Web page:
21 days after birth, the pups were weaned by housing them separately from their mothers. Pups of the same sex and the same treatment group were housed together.

50 days after birth, the researchers assessed the rats’ behavior using several tests to measure the rats’ sociability, interest in novelty, and motor coordination.

After these tests were completed, the rats were euthanized and their brains extracted to examine the tissue under the microscope and to study the levels of certain cytokines, like interleukin 17 (IL-17) and brain-derived neurotrophic factor (BDNF), which the authors report are linked to neuroinflammation. Cytokines are small chemical molecules that cells use to communicate with each other. They are involved in numerous processes, such as immunity and development.

In the biochemical tests measuring cytokine levels, no difference was found between the saline group and the vaccine group, with the sole exception of BDNF. The researchers found both male and female rats in the vaccine group had significantly lower BDNF levels compared to rats in the saline group.

The results of the behavioral tests indicated that male rats exposed to the COVID-19 mRNA vaccine during gestation showed less inclination to socialize and less interest in novelty, paralleling certain behaviors associated with autism. There was no behavioral difference observed in female rats, regardless of treatment.

Male rats in the vaccine group also had a smaller number of cells in certain regions of the brain compared to male rats in the saline group. No difference was observed in female rats regardless of treatment.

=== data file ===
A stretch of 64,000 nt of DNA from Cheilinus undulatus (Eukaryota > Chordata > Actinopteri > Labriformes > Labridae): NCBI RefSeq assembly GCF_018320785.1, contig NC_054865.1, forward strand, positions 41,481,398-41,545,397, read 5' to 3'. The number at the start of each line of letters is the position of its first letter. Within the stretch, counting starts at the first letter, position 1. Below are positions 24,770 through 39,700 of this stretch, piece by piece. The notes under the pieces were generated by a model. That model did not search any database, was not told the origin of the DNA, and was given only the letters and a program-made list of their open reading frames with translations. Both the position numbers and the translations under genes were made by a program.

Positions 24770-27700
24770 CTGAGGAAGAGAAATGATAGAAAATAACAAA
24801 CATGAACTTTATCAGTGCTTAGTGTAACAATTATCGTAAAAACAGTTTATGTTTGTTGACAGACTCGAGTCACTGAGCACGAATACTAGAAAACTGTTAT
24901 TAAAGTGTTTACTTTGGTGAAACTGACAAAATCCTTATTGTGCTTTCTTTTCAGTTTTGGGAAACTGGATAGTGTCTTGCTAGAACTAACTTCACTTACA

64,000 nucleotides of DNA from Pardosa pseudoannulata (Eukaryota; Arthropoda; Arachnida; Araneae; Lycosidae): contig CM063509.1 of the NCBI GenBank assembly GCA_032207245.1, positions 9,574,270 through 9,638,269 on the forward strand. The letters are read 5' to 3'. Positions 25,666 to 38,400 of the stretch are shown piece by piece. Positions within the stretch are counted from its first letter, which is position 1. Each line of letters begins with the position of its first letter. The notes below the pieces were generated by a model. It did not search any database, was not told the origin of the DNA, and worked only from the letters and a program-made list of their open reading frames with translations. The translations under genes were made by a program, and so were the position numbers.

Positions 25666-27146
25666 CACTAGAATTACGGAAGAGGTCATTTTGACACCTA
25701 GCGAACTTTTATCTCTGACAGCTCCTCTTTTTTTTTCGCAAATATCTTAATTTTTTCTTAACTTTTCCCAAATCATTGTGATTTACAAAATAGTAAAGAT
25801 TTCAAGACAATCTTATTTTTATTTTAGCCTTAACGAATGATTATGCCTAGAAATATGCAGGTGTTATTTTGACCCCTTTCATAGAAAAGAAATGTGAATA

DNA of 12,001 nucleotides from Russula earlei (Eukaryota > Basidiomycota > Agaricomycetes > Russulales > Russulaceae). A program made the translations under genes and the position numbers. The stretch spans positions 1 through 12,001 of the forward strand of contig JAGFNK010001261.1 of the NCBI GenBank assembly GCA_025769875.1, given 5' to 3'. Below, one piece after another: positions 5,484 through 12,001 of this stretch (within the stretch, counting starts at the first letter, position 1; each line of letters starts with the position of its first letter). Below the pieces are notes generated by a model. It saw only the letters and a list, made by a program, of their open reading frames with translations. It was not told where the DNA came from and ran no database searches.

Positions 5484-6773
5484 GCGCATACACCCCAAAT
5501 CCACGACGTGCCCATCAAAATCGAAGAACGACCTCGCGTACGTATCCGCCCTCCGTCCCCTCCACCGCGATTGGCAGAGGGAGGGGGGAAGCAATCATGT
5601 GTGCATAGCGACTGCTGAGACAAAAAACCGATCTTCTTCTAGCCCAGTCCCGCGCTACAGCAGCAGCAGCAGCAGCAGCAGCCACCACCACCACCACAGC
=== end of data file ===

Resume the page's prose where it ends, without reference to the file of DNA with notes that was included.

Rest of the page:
Based on their results, the authors concluded that the COVID-19 mRNA vaccine could produce “autism-like” behavior in male rats, but also warned that their results relied on animal models, so “[c]aution should be exercised in generalizing these results to humans”.

Study used vaccine dose equivalent to a human receiving hundred of doses in one sitting

Health Feedback reached out to the corresponding author of the study, Mumin Alper Erdogan, an associate professor at the Izmir Katip Celebi University.

In an email, Erdogan clarified that he and his team “are not presenting a clinical evaluation” based on the findings of the study and that they have “no intention, desire, or effort on our part to oppose vaccinations or make similar accusations”.

He added that he himself had been vaccinated against COVID-19 and that “[w]e do not deem it appropriate for this study to be used in any news platform to support personal opinions or accusations”.

The claim that the study implies COVID-19 vaccines can cause autism has been criticized by other scientists.

One of the main criticisms of the study is the fact that it used 30 micrograms of vaccine per rat, which is a single dose for an adult human. Across the globe, the average adult human weighs 62 kilograms. The average weight of the rats used in the experiment was 220 grams, according to the study, which is about 280 times lower than an average adult human.

From here, it’s easy to see that the rats received a dose equivalent to a human getting hundreds of vaccine doses in one sitting, which isn’t what happens during COVID-19 vaccination. This drawback wasn’t mentioned in the study, but scientists took to X/Twitter questioning if the findings would be relevant in the context of vaccination.

Viki Male, a senior lecturer in reproductive immunology at Imperial College London, remarked on X/Twitter that the study “gives pregnant rats the equivalent of 300 doses of vaccine, and still all they see is a subtle difference in the behaviour of male pups”.

Immunologist Marc Veldhoen, who is a professor at the University of Lisbon, also pointed out the same issue with the choice of vaccine dose.

In response to this criticism, Erdogan stated that “there’s no established standard for mRNA vaccine dosages in rats due to the lack of specific dose studies” and that they had chosen the dose based on the minimum doses used in other species, such as chickens, dogs, and camels, required to generate an immune reaction. In such cases, “doses around 30 to 40 micrograms are commonly used” despite their differences in size, he said.